In the face of the water contamination crisis currently afflicting the city of Flint, Michigan Governor Rick Snyder signed a $28 million appropriations bill last Friday to provide Flint with the resources needed to address the public health crisis. The House and Senate unanimously approved the measure earlier last week. The $28 million appropriation, an additional allocation out of the 2016 fiscal year, includes: $2.7 million for the Michigan Department of Education to provide additional school nurses, “Early On” monitoring for kids 0-3, and nutritious snacks for elementary school children; $5.8 million for the Michigan Department of Environmental Quality for testing and other costs; and $15.5 million to the Michigan Department of Health and Human Resources for field operations, nutrition support (including WIC services) and the purchase of bottled water and filters.
As most of you probably know, nutrition can play a critical role in preventing childhood lead poisoning. Nutrients like iron, calcium, and Vitamin C help minimize the amount of lead that is absorbed and stored in the bones. For this reason, WIC is an important player in helping to prevent or at least mitigate the effects of the contaminated water on Flint’s children. WIC also plays a role by providing nutrition education specific to lead exposure and by referring children who have been identified as having elevated blood lead levels or being at risk for lead poisoning to local primary care providers.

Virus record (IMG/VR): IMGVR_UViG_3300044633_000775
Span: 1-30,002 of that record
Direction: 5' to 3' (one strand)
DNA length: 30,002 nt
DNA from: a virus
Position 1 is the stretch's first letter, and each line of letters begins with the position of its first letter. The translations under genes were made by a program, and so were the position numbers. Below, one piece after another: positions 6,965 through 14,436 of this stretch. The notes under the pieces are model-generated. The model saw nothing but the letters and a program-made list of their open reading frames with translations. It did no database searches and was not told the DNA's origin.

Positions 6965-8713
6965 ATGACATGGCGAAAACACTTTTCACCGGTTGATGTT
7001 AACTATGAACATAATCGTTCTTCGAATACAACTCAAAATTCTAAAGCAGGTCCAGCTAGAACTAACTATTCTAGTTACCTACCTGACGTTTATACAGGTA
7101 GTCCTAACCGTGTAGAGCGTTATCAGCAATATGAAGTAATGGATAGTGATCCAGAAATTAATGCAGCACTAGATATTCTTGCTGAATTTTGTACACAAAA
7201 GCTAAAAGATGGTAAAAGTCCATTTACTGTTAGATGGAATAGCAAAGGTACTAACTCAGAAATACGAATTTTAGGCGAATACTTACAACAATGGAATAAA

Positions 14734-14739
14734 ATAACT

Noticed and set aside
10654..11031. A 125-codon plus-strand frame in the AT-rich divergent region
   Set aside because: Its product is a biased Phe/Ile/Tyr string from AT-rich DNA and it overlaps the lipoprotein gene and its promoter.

Flint’s water became contaminated with lead as a result of the city switching drinking water sources in April 2014. An unknown number of children have been exposed, although as of last Wednesday, local officials said they had identified about 200 children with elevated blood lead levels since the Flint water crisis was exposed last fall.